By Keegan Matheson and Gregor Chisholm
TORONTO -- The Tigers lived a life of extremes on Friday night at Rogers Centre, hitting a grand slam and turning a triple play in a 5-4 win over the Blue Jays.
Starter Buck Farmer was a big benefactor of the triple play after exiting with two men on base in the sixth, but gave the Tigers a strong performance on 77 pitches over his five-plus innings. Farmer allowed just two runs (one earned) on five hits and struck out three.
"He did what he normally does when he pitches well," manager Brad Ausmus said. "He locates his fastball and uses his breaking ball. His breaking ball seems to be a really good pitch, especially the slower one."
Marcus Stroman was sharp outside of the third inning, but the two-out rally capped by Nicholas Castellanos' third career grand slam left him with four earned runs over six innings of work. Stroman struck out six and walked one batter.
Stroman wasn't cleared for Friday's start until Thursday after taking a Mark Trumbo line drive to his pitching elbow in his last outing against the Orioles. He avoided serious injury, however, and his start didn't seem to be affected by it.
"I don't have doubt ever," Stroman said. "My goal was to get back out there. I never want to miss starts, so I did everything I could in my power to get back out there and we got it done. Doubt, honestly, doesn't cross my mind, ever."
After relievers Drew VerHagen and Daniel Stumpf carried the Tigers' lead to the bottom of the eighth, Richard Urena and Jose Bautista both homered against Alex Wilson to bring the Blue Jays back within one. It was Bautista's 22nd home run of the season, giving him 22 or more in each of his last eight seasons with Toronto.
MOMENTS THAT MATTERED A grand two-out rally: Castellanos delivered the big blow with his third career grand slam in the top of the third. Dixon Machado and Ian Kinsler kept the inning alive with a pair of two-out base hits and Jeimer Candelario walked to load the bases in front of Castellanos. The ball didn't appear to be threatening off the bat, as Blue Jays center fielder Kevin Pillar settled short of the warning track, but he had lost the ball in the sky and it quickly sailed over his head and the wall.
"Jeimer had a good at-bat before me," Castellanos said, spreading the credit. "Kinsler had a good at-bat before me. Dixon started it with a double in the right-center gap, so without those guys I'm not able to come up. I just kind of told myself to look for something over the plate and drive it to the big part of the field."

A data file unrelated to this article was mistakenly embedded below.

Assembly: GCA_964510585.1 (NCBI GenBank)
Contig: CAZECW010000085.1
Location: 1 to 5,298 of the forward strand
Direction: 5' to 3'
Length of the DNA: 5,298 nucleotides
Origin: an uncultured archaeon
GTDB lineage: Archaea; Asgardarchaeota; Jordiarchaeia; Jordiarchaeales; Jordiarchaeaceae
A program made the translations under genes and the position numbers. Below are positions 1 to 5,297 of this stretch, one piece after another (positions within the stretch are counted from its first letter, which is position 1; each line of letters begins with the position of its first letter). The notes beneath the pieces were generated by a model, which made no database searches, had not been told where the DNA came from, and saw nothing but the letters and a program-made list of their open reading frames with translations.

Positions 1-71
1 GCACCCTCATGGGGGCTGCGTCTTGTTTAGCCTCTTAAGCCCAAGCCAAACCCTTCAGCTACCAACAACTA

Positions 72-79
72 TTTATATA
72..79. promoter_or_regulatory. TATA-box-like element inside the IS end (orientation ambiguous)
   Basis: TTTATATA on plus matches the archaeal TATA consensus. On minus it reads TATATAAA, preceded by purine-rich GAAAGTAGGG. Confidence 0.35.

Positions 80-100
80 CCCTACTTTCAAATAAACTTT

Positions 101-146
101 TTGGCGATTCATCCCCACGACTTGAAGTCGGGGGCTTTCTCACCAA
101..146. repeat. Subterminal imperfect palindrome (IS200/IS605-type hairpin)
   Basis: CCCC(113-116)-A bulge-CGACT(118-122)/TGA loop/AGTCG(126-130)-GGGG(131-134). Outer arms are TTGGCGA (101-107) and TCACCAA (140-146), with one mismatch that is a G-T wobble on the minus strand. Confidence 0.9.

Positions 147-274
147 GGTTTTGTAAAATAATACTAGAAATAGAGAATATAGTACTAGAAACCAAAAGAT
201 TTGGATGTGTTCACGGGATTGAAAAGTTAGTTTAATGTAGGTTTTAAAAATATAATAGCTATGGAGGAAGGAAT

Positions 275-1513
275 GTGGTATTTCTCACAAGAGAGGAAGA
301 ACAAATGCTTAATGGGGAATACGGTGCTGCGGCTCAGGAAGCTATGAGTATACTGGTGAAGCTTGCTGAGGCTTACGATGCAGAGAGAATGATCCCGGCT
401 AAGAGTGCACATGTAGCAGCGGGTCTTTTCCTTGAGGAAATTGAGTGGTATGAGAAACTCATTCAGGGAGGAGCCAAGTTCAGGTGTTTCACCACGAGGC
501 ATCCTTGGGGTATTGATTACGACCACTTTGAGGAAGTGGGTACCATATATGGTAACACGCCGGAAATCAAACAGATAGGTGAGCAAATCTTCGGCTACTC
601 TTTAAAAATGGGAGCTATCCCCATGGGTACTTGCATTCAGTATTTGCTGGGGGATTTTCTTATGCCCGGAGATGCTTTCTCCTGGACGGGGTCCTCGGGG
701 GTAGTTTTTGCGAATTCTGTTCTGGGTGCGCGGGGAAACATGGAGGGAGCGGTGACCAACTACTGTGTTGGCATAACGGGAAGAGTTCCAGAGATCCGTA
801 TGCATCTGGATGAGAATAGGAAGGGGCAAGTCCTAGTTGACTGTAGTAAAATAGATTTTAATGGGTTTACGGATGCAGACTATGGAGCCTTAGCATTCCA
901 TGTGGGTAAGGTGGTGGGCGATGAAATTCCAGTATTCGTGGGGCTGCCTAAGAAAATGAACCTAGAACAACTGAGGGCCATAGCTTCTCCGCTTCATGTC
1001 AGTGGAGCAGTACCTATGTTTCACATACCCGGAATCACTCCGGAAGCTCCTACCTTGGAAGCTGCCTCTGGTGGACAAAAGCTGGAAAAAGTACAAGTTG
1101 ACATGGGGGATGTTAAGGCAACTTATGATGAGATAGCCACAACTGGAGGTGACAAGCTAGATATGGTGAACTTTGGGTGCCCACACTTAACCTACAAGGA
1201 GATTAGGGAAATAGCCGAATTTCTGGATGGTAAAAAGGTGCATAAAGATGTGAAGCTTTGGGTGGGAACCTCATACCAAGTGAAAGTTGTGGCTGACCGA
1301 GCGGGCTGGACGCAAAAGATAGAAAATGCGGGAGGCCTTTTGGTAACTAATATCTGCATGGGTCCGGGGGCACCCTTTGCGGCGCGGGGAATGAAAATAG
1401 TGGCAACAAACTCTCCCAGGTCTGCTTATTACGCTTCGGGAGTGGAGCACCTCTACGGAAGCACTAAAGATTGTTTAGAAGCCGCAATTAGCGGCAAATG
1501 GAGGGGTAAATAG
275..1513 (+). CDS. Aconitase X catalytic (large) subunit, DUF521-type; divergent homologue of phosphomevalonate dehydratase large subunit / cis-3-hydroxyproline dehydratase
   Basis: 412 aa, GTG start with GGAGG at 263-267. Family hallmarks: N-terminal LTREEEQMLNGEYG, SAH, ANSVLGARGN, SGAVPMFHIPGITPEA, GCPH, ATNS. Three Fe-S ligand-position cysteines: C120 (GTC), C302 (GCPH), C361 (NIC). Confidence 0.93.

Urena gets his first: Blue Jays shortstop Urena hit his first career home run in the bottom of the eighth, a solo shot to the opposite field to cut the Tigers' lead to 5-4. The 21-year-old prospect was called up when rosters expanded at the beginning of the month from Double-A New Hampshire, which is the highest level he had played at to date. Statcast™ estimated the home run at 368 feet, with an exit velocity of 99.8 mph.
"I feel very proud and very emotional about getting that off my back," Urena said through an interpreter. "It's my third or fourth game in the big leagues so far, and it always feels good to hit the ball out." More >
"I think he's an excellent right fielder when he hits grand slams." -- Ausmus, on Castellanos, who made his first MLB start in right field
SOUND SMART WITH YOUR FRIENDS
The home run by Urena was the first for a Toronto rookie shortstop since Adeiny Hechavarria on Sept. 16, 2012.
TIGERS TURN THREE
The Tigers turned their first triple play since 2001, halting what looked like a Blue Jays rally in the bottom of the sixth inning. Reliever VerHagen forced the ground ball that started it, which is what Ausmus had planned when he brought him in to face Pillar. Well, sort of.
"Well, he actually didn't really follow direction," Ausmus said, "because I told him to get a double play and he didn't. He got a triple play."
With runners on first and second base, Pillar drove a ground ball down the third-base line with an exit velocity of 106.2 mph, according to Statcast™. It was right at Candelario, who stepped on the bag and threw to Kinsler for the second out. Kinsler then fired to Efren Navarro at first, just narrowly beating out Pillar for the triple play. More >
PEARCE LEAVES AFTER ONE
Blue Jays left fielder Steve Pearce left the game after the first inning with tightness in his lower back. Pearce struck out looking in the inning and then did not return to the field. Rookie Teoscar Hernandez replaced Pearce in left field and took over the top spot in the lineup. More >
WHAT'S NEXT Tigers: Left-hander Chad Bell (0-2, 5.98 ERA) will make his second MLB start on Saturday afternoon at 4:07 p.m. ET. The 28-year-old made 19 relief appearances for the Tigers before moving into the rotation. He allowed five runs on eight hits over four innings against Cleveland in his first start.
Blue Jays: Left-hander Brett Anderson (2-3, 6.42 ERA) will take the mound when this series continues on Saturday afternoon at Rogers Centre. This is Anderson's third start since joining Toronto in late August, and so far he has allowed four earned runs over 11 2/3 innings. He will be making this start on one extra day of rest.